Archive for the Category: German

Quatschen

I came across an interesting German word today – quatschen – which means to gab; to piffle; to talk rubbish; to chew the fat; to shoot the breeze; to blab; to yak; to squelch; to squidge [source]. It appears in a blog post in the sentence: Aber da fragt auf dem Gathering auch niemand mehr, […]

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Polyglot Gathering Berlin 2015

I got back from the Polyglot Gathering in Berlin about an hour ago. I took the train all the way from Berlin to Bangor, via Cologne, Brussels, London, Crewe and Chester, leaving Berlin just before 7am this morning, and arriving in Bangor just after 9pm this evening. On the way there I also travelled by […]

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Blue eyes and black butter

I discovered today that the French equivalent of a black eye is un œil au beurre noir (a black butter eye). It is also known as un œil poché au beurre noir (an eye poached in black butter) or un cocard (a rosette or lesion). According to L’Internaute.com, the expressions containing beurre noir date from […]

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Carrying coals to Newcastle

An idiomatic way to say a task is pointless is to say it’s like carrying coals to Newcastle – Newcastle, in the north east of England, used to be a major coal mining area. In French the equivalent is porter de l’eau à la rivière (to carry water to the river). In German they say […]

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One Person One Language (OPOL)

This post is based largely on an article by Francois Grosjean: https://www.psychologytoday.com/blog/life-bilingual/201504/one-person-one-language-and-bilingual-children One popular way to raise bilingual children is for each parent to speak only their native language with their children. For example the father will speak English and the mother will speak Spanish, and the children will acquire both languages. At first the […]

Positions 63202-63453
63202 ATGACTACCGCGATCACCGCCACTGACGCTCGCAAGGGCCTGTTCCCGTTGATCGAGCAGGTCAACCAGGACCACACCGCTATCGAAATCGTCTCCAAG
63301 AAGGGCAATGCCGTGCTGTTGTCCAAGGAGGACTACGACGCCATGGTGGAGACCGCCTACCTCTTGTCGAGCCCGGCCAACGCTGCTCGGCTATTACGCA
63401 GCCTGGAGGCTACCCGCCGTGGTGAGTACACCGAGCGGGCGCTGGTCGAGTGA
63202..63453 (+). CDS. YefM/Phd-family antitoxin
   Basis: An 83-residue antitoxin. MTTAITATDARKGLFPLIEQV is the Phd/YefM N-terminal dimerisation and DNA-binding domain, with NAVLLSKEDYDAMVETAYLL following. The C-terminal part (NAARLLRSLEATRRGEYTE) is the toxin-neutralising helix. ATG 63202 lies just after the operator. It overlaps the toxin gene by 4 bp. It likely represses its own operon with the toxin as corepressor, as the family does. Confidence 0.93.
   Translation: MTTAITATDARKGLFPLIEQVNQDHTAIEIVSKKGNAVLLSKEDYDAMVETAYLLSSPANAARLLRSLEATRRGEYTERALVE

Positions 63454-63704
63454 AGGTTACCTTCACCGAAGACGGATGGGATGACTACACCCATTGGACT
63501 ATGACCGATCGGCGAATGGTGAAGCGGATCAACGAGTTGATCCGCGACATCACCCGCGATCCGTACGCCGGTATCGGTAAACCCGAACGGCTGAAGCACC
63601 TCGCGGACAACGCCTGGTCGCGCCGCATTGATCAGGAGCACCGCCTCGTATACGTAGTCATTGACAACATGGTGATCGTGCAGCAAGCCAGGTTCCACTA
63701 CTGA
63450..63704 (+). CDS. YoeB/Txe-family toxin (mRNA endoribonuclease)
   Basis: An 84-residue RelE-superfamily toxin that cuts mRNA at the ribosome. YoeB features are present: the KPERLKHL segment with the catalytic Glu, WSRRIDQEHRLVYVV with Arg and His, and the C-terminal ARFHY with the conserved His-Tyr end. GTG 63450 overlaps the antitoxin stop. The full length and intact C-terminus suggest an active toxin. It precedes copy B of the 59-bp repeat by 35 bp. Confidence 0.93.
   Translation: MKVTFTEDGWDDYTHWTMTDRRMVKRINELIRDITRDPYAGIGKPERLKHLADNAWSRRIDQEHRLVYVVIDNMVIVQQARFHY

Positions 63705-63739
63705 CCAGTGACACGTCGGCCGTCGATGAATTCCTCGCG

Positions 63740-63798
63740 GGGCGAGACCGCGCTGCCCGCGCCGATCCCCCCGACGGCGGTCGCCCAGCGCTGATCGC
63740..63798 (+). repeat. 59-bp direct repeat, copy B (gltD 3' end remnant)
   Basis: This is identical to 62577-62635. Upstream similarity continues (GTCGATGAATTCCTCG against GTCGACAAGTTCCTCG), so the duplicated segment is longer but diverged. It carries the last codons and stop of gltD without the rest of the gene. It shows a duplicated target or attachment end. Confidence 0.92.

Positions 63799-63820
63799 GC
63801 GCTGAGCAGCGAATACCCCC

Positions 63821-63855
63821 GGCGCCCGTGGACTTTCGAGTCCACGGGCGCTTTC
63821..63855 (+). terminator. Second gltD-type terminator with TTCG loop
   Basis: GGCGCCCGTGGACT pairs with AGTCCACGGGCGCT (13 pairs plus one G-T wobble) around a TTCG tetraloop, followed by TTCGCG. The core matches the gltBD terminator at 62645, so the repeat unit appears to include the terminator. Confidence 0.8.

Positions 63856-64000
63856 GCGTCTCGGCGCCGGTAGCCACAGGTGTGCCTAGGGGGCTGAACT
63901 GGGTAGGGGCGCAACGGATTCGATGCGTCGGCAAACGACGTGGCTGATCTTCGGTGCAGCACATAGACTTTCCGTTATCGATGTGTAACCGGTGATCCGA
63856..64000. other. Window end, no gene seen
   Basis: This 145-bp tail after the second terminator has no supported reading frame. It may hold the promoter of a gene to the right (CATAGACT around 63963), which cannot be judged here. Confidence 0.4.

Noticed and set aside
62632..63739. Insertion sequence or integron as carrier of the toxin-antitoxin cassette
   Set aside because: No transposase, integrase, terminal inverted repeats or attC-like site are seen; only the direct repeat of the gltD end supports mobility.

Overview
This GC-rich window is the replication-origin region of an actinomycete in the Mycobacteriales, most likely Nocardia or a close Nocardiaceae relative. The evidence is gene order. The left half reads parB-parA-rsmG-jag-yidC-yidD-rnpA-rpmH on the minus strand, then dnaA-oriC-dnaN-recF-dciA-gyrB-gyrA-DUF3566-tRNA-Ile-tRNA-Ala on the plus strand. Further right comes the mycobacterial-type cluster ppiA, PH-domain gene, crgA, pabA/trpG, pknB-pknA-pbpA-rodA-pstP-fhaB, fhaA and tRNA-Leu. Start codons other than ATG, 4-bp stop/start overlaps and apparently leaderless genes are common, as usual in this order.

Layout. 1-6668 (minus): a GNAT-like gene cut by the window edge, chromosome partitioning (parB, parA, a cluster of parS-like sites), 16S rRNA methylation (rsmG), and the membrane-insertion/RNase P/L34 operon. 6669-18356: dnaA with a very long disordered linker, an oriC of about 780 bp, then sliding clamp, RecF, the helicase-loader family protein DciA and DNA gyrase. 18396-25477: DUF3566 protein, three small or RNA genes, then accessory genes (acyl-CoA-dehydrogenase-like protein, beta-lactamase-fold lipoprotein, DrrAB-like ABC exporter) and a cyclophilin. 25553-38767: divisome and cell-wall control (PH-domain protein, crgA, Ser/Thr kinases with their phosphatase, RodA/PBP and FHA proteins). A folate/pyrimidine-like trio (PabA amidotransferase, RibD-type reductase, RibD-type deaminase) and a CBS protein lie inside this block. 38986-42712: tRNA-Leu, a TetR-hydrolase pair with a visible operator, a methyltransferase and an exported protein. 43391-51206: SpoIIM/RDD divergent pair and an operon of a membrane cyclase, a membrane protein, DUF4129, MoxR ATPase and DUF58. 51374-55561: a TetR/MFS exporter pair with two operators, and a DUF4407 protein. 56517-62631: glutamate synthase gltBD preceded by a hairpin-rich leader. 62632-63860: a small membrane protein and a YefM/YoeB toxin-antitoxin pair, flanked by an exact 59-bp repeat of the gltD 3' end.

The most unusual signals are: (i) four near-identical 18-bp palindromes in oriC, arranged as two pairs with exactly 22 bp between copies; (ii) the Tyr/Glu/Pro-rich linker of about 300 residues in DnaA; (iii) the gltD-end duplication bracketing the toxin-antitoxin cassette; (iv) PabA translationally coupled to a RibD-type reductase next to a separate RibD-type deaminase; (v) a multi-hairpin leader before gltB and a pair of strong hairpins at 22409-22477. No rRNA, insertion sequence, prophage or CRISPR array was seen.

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Twistles and forks

There is a place in Lancashire in the north west of England called Oswaldtwistle [ˈɒzəl.twɪzəl], which a friend went to after visiting me yesterday. Naturally, as we’re linguists, we wondered where the name Oswaldtwistle came from and what it might mean. My friend thought it might have something to do with Saint Oswald, who was […]

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Schlittschuh laufen

While listening to the German version of Radio Praha this morning I heard them taking about Schlittschuh laufen and wondered what this might involve. I guessed that it had something to do with sliding – Schlitt has a deliciously slidey sound and feel to it – and might be skating or skiing. It is in […]

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Happy New Year!

Bloavezh mat / 新年快樂 / Blydhen Nowydh Da / Šťastný nový rok / Gelukkig Nieuwjaar / Happy New Year / Bonne année / Einen guten Rutsch ins neue Jahr / Athbhliain faoi mhaise daoibh / Felice anno nuovo / 新年おめでとうございます / Blein Vie Noa / Feliz Ano Novo / С Новым Годом / Bliadhna mhath […]

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Hedgehogs and Urchins

I discovered today that sea urchins (echinoidea) are known as zee-egels (sea hedgehogs) in Dutch, and that they used to be known as sea hedgehogs in English as well. They have similar names in other languages, for example, in German they are Seeigel (sea hedgehogs), in French they are oursins or hérissons de mer (sea […]

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Paddling poodles and dibbling ducks

Yesterday I discovered that poodles were bred to hunt ducks and other water fowl in Germany, and that the word poodle comes from the German Pudel, an abbreviation of Pudelhund (water dog), from the Low German Pudel (puddle), from pudeln (to splash about) [source]. The English word puddle is derived from the Old English word […]

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